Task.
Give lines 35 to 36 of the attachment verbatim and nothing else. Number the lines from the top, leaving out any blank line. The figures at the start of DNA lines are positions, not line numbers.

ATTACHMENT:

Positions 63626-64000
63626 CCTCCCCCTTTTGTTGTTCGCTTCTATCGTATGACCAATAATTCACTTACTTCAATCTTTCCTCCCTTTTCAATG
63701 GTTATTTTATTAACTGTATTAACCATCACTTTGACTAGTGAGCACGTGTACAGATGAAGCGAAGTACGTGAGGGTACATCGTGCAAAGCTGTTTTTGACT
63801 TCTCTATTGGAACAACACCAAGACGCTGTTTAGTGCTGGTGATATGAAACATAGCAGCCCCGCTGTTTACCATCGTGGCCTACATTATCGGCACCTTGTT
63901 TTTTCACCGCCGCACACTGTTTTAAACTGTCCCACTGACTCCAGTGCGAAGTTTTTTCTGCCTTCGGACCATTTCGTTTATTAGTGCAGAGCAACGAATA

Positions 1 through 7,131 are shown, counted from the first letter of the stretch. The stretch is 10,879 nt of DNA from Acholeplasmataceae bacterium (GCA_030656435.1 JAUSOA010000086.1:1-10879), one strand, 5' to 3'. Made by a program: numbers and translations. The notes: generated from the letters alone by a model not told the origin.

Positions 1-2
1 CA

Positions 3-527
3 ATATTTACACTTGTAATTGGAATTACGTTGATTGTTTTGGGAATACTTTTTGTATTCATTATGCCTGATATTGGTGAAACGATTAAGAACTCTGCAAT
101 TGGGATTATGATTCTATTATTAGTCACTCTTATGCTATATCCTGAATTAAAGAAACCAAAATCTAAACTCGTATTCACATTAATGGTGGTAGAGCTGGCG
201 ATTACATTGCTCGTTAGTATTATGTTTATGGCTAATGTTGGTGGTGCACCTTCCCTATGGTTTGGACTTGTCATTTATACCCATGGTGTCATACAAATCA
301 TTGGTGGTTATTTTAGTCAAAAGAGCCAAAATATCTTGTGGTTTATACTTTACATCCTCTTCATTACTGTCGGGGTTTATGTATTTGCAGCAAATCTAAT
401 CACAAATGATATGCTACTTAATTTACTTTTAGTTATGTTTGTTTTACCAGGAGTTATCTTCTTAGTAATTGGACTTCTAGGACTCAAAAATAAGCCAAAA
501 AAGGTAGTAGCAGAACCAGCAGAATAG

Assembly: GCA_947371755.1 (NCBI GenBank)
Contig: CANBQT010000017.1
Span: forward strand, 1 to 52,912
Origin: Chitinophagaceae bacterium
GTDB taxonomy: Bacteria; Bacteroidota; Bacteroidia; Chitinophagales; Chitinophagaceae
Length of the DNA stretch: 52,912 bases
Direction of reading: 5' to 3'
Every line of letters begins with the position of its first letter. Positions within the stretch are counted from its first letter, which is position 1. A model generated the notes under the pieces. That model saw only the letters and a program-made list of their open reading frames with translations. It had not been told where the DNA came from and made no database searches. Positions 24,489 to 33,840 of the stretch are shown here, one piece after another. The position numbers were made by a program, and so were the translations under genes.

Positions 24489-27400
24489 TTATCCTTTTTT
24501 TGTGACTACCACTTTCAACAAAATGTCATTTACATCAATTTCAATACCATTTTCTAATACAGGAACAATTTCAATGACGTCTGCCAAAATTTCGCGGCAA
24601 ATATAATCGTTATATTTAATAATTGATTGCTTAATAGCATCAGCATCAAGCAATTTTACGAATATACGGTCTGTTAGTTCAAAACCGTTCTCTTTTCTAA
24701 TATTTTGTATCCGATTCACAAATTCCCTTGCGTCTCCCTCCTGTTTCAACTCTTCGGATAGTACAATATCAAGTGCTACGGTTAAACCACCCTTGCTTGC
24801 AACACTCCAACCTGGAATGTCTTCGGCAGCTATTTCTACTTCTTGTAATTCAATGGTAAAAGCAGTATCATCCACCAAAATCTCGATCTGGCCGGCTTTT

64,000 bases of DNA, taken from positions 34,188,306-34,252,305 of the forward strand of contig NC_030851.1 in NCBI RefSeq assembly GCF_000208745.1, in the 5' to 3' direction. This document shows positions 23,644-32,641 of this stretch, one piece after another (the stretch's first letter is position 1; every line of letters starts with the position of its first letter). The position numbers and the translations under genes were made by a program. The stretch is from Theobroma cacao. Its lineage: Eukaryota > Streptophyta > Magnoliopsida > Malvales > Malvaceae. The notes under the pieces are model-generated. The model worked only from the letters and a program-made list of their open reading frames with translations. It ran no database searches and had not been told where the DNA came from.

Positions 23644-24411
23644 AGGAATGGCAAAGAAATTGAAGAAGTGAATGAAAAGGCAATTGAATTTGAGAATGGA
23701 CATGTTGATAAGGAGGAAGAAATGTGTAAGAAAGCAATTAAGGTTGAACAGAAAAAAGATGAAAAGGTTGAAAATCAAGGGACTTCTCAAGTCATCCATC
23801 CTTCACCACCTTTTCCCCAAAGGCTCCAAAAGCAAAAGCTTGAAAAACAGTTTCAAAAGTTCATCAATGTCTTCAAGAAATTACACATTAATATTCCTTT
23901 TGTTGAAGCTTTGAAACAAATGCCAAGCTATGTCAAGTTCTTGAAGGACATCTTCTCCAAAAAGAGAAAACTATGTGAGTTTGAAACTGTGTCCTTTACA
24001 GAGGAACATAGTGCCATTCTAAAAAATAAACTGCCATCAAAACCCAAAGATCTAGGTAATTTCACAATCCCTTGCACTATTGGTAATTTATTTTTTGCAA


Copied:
23901 TGTTGAAGCTTTGAAACAAATGCCAAGCTATGTCAAGTTCTTGAAGGACATCTTCTCCAAAAAGAGAAAACTATGTGAGTTTGAAACTGTGTCCTTTACA
24001 GAGGAACATAGTGCCATTCTAAAAAATAAACTGCCATCAAAACCCAAAGATCTAGGTAATTTCACAATCCCTTGCACTATTGGTAATTTATTTTTTGCAA